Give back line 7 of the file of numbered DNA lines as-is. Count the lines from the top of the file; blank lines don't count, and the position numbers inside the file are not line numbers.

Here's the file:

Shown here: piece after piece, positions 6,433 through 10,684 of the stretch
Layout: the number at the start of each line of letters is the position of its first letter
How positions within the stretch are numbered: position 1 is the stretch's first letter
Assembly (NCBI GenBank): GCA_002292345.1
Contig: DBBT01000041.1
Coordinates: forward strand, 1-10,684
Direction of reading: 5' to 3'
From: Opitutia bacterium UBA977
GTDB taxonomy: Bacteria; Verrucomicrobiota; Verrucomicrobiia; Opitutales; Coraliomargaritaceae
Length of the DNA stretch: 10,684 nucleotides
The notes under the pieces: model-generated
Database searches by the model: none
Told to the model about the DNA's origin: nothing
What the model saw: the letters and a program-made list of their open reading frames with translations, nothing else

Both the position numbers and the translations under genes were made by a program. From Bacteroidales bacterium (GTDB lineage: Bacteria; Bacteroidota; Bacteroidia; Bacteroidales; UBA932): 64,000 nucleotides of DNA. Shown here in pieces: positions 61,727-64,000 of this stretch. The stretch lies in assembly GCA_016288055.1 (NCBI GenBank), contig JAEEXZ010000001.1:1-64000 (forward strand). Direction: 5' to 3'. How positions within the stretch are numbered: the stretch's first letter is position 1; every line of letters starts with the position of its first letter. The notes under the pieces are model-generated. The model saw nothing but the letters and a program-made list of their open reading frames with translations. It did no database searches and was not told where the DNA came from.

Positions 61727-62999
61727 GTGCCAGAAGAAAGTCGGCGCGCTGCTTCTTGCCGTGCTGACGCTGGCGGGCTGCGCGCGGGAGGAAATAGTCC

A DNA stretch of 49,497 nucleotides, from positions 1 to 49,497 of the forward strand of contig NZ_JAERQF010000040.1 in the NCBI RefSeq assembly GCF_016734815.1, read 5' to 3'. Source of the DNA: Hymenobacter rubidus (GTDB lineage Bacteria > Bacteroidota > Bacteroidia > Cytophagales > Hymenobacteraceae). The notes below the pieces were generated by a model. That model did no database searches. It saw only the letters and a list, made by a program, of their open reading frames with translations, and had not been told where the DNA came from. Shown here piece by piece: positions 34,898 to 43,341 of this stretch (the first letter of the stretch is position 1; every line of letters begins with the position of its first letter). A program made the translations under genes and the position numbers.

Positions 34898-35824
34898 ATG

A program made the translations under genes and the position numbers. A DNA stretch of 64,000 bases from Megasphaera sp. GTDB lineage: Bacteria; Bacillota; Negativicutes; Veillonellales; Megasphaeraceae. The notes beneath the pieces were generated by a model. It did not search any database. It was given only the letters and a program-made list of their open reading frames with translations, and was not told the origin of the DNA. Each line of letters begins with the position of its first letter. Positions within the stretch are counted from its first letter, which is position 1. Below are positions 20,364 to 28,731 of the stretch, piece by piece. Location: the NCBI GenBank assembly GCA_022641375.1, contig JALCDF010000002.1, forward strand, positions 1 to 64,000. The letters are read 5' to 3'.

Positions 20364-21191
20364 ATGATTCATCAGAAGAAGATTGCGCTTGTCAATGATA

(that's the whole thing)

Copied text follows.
Direction of reading: 5' to 3'